Harvester ant 1

Harvester ant

Name: Pogonomyrmex spp.

Alias: Harvester ant, red ant, or occasionally it is identified incorrectly as “fire ant.” Harvester ants are a native to the Western United States. They are usually noticed first from their large ant hill colonies that are made from gathering small pieces of gravel and piling them together. Upon closer inspection large red ants can be seen entering and exiting the mound. The ants are typically larger than sugar ants, and they have a large, square head that has intimidating mandibles that it can use to cause pain to any observer brave enough to hold one. They can also sting in addition to bite. They are not really aggressive, just prepared for intruders.

Crimes: If they see a human or animal as a threat they can cause a sting and bite that issue significant pain. They will harvest any plant growing within a 3-foot radius of their colony, and colony mounds can be found within 20 feet of each other. This can reduce yield off of pastures reserved for livestock.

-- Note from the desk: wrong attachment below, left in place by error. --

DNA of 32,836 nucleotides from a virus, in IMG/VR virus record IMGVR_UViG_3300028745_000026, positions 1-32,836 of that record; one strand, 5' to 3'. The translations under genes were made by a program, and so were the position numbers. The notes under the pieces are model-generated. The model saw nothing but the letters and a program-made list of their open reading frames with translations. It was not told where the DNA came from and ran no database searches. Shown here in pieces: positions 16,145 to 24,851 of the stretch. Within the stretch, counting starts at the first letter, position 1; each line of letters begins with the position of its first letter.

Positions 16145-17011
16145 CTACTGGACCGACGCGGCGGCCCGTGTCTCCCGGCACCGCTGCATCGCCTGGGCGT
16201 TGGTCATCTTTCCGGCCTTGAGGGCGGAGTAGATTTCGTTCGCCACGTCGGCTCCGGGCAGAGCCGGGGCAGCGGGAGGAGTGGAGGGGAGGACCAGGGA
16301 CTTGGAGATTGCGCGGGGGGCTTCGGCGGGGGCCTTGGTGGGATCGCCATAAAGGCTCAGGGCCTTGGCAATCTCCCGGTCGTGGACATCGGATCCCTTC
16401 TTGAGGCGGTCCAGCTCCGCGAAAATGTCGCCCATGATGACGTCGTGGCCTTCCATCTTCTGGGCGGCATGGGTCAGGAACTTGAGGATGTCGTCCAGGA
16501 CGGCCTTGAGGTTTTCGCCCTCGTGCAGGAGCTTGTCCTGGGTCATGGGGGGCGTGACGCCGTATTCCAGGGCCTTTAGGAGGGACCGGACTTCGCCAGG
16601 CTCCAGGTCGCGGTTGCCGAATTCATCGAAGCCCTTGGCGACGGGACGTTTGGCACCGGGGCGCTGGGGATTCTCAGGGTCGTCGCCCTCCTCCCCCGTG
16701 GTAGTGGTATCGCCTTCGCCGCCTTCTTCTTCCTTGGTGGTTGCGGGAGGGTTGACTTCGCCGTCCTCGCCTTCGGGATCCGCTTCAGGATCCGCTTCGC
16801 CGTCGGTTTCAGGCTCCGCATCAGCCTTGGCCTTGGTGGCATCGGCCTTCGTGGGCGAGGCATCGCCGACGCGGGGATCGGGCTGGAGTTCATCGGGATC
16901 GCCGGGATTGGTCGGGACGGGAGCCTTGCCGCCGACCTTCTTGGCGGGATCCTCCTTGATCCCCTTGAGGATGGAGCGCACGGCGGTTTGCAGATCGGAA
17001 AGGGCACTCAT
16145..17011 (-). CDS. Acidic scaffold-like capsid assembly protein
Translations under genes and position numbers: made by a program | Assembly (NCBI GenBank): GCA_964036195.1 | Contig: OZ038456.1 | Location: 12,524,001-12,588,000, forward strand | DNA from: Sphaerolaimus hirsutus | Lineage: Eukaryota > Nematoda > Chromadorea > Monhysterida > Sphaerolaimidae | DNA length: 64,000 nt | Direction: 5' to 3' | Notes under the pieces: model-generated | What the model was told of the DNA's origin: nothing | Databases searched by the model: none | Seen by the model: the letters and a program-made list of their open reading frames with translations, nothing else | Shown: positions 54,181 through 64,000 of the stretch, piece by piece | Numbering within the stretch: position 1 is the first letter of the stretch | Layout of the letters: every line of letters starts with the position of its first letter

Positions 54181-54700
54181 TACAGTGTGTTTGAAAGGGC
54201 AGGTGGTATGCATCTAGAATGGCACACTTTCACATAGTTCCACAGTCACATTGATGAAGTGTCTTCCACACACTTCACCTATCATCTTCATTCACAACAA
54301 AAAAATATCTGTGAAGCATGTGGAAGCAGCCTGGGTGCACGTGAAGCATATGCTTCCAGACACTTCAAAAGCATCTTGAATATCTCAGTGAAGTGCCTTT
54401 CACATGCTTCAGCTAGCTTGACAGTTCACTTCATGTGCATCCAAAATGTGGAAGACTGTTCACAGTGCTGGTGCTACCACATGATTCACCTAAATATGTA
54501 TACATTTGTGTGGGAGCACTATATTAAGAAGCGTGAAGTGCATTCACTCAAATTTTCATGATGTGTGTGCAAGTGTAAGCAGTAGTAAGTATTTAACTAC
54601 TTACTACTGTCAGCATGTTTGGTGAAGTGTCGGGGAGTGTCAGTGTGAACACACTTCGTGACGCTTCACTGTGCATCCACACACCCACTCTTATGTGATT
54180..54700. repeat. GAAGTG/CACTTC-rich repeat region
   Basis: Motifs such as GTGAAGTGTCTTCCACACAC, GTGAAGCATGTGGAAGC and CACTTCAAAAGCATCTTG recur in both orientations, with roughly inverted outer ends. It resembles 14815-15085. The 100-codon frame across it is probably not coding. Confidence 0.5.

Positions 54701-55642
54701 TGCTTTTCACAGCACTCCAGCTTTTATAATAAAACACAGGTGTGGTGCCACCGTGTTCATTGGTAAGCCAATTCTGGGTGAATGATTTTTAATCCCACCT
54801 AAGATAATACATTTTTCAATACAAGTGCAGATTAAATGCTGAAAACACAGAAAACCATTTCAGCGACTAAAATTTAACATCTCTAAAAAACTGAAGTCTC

Redeeming qualities: While they are annoying, they are native. They are considered a valuable part of the ecosystem in rangeland settings where they contribute to the soil ecology.

Sentence: In native rangeland settings, tolerance is the best option because thresholds usually will not support very many colonies close together. In non-rangeland settings, they can be killed with any permethrin-based insecticides. When colonies are small, a boiling pot of water is enough to wipe out the colony. Be sure to read and follow all insecticide labels before use.

For more information on dangerous and beneficial bugs, call UI Extension educator Joseph Sagers at 208-745-6685 or email jsagers@uidaho.edu.